When I (and probably you) think of Giovanni Antonio Canal (Canaletto), I think of his great compositions, with their great expanses of great sky; his stunning attention to architectural precision, observed with a keen draughtsman’s eye; his transparent use of paint to render light and shadow on stone and brick as well as any modern photographer. When I think of Canaletto, I therefore think of buildings – cityscapes that have never been surpassed – usually seen reflected across shimmering water. However, in Compton Verney’s current exhibition, Canaletto: Celebrating Britain, two things caught my attention that I would never (through my own ignorance) have attributed to him – because I have never spent so much time before staring deep into his work, glasses perched on the tip of my nose, seeing his creations afresh, startled by his obvious skill and intelligence… – firstly, his wonderful use of ink and wash in his ‘sketches’ for his larger works; and, secondly, his superb portrayals (in any medium) of the people who inhabit them, and therefore bring his masterpieces to life. Oh, and there’s nearly always a dog in there, somewhere…!
The figures – especially in the pen-and-ink drawings – are caught with a minimum of fuss, but a maximum of proficiency: simple strokes (and magical, minuscule sparkling white dots for lit cotton) that delineate their poses: boatmen pulling heftily on their oars, or gondoliers sculling, muscling their rèmi into the deep Venetian waters – sometimes in the foreground, where, again, astonishing, almost Rembrandt-like interest and detail are brought to bear; although these craft frequently move out of shot, half-captured: adding even richer verisimilitude to the pictures. There is something particularly fluid about these characters: who contrast beautifully with the immutability of the solid, ruled world they inhabit. And each is recognizably an individual. (My favourites? The two servants beating the large rug, just catching the sun, in London: the Old Horse Guards from St James’ Park.)
If I initially visited the gallery for Canaletto, I lingered much, much longer for The Non-Conformists: Photographs by Martin Parr – in a much calmer, thankfully less-crowded setting. This is photography at its most powerful, its most human: monochrome explorations of the soul, of close communities, of the realities of life – and all captured with both deep pathos and wit. If you don’t believe that the camera is an equal tool to the brush, then this exhibition, I hope, will change your mind.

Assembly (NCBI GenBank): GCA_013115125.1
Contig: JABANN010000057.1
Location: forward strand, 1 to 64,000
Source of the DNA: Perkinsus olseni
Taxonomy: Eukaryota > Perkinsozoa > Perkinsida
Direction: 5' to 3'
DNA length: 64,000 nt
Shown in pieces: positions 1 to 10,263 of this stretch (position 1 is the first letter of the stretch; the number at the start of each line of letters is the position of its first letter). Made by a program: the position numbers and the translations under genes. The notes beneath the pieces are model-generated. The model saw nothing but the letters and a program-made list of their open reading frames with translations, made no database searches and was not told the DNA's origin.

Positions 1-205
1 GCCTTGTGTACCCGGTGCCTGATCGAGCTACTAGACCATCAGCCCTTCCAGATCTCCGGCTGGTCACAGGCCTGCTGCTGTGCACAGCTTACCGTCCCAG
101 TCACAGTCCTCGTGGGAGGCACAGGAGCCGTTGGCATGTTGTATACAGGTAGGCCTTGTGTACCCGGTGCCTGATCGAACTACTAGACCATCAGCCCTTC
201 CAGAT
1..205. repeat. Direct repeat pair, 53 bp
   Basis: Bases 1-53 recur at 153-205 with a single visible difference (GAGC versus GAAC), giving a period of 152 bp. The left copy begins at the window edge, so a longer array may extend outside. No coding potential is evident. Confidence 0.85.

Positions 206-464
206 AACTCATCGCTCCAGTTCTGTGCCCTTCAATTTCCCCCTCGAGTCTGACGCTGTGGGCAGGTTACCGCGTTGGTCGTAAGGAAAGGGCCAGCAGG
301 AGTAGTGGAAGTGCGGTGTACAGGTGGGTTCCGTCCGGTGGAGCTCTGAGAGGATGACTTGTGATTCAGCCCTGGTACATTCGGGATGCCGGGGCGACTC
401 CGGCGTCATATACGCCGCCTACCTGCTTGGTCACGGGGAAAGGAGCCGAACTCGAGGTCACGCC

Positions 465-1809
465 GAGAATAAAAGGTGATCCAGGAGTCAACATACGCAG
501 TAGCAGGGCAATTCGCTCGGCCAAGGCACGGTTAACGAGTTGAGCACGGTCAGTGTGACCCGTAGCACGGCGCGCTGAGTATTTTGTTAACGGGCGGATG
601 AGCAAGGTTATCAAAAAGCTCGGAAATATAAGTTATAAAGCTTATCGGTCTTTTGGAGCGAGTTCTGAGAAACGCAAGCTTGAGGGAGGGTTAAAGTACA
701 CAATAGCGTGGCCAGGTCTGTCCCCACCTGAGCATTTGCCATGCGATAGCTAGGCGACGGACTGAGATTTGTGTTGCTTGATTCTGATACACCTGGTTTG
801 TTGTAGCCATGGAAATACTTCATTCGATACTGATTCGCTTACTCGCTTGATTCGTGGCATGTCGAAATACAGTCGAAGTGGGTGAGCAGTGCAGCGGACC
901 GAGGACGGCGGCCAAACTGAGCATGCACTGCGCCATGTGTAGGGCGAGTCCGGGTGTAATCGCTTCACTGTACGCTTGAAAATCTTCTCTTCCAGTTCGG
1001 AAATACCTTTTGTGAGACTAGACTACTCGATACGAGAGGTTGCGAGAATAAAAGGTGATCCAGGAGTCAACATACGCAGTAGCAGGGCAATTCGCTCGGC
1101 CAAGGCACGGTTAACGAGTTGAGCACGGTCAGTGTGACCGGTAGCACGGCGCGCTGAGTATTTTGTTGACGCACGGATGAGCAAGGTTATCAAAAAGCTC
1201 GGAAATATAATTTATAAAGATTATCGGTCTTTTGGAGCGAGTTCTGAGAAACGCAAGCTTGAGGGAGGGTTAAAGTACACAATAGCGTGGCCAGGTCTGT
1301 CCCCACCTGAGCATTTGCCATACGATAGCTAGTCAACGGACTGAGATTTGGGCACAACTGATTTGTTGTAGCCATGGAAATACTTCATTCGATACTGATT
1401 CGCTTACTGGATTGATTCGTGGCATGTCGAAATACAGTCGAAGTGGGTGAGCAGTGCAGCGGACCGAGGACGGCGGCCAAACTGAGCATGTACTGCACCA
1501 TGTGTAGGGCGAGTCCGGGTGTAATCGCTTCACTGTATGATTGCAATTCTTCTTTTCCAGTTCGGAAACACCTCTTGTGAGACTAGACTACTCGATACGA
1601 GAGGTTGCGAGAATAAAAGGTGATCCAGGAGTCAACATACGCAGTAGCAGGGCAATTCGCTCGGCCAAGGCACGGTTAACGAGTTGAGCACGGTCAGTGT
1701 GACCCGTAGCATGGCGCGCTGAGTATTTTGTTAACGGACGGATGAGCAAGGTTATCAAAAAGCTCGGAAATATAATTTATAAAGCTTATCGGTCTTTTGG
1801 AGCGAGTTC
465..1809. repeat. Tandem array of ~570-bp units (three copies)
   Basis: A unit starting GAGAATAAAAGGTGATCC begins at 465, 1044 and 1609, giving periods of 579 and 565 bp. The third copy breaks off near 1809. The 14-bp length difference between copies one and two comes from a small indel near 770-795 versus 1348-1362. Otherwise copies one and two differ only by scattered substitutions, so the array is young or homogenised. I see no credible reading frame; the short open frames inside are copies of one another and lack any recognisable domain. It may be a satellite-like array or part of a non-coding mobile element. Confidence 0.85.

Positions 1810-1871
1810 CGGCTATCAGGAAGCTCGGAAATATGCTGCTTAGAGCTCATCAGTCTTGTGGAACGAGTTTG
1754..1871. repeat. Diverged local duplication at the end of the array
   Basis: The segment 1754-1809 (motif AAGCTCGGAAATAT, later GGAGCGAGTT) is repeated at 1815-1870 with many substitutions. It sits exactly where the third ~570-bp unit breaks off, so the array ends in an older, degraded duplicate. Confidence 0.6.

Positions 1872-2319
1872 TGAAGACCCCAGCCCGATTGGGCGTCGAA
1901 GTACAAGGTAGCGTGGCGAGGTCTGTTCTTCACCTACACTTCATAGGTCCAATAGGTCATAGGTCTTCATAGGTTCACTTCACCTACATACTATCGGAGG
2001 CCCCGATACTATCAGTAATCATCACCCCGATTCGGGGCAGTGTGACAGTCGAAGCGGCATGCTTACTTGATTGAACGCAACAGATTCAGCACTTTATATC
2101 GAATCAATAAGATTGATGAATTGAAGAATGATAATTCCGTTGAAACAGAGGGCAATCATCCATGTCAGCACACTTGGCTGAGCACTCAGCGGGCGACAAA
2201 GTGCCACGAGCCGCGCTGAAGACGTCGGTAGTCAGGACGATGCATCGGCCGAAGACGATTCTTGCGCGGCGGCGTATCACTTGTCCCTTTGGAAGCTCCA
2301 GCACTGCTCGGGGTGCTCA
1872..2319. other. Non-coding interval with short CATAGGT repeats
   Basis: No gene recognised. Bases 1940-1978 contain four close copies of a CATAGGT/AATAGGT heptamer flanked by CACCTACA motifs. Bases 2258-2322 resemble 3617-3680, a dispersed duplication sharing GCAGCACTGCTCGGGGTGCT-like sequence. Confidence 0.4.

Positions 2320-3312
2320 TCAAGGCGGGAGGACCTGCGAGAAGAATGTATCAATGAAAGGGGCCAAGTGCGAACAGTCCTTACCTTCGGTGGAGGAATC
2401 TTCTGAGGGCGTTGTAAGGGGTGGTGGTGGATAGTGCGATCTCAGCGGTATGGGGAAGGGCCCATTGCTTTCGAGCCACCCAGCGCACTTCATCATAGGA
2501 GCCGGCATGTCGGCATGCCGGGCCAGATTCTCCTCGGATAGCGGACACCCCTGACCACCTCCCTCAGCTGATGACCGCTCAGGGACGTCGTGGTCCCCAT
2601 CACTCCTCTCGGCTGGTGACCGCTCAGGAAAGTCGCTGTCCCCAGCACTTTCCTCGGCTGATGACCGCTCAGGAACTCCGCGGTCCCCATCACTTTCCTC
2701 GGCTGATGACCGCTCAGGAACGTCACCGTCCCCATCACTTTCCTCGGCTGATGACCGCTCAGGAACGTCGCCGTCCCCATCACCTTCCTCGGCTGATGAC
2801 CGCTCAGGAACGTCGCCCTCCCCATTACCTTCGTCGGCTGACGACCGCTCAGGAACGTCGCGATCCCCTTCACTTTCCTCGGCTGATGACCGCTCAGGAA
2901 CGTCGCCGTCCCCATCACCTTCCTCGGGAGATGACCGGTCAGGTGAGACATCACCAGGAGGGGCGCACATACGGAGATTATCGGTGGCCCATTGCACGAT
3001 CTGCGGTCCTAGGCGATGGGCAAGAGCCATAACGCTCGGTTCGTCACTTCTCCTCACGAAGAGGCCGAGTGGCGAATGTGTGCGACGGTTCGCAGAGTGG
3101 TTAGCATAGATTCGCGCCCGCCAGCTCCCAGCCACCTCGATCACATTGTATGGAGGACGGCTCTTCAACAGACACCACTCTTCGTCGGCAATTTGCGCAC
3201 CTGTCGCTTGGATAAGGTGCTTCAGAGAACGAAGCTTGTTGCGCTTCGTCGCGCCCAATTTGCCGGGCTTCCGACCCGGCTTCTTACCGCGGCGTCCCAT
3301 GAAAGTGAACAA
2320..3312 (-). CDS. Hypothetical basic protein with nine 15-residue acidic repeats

I left with misted eyes (and will return so, no doubt) and a deep contentment: not only for remembered moments parallel to many of my own youth (based on foundations set deep, also, in the heritage of my grandad’s and mum’s Yorkshire Methodist upbringings); but for the sincerity and sympathy of observation. I must – as did others – have chuckled out loud at some of the absurdities, too: the man on the step-ladder, in Hebden Bridge, one foot firmly anchored in nothingness; the Silver Jubilee street party, Elland, suddenly abandoned, and washed out by torrential rain of a very certain Northern kind. You could hear the absent children screaming and giggling as they ran for shelter.
This is art at least as great as Canaletto’s – but now filling each frame with the characters that were once rendered small by their surrounding built environment – filling them with radiance that emanates from within; painting the people large, the centre of our attention (even when they are present only by their previous actions). The buildings – as beautiful as they are, to my Pennine gaze – now there only to cradle these vivid beings, give them context. This art is also – as it should be – honest: you do not feel the touch of manipulation of poses or settings; the light and situations are natural; and there is the same thoughtful attention to detail. This is how it was; and, in these moments made permanent, how these graceful mortals will remain. I can think of no better memorial; and am grateful for the opportunity to bear witness.
Back outside in the grounds, under the glooming clouds; then re-exploring the memorials in the crumbling chapel; I felt a deeper connection – fanciful, perhaps – to those who had gone before; had made this world for us; left their gentle, subtle marks on both the physical and mental landscape I now inhabit. Such – as I have said before – is the potency of Art: not just to entertain, or to move us; or to make us ask more valuable questions of those, and that, which surrounds us; but to enrich all that comes after. We are so very fortunate….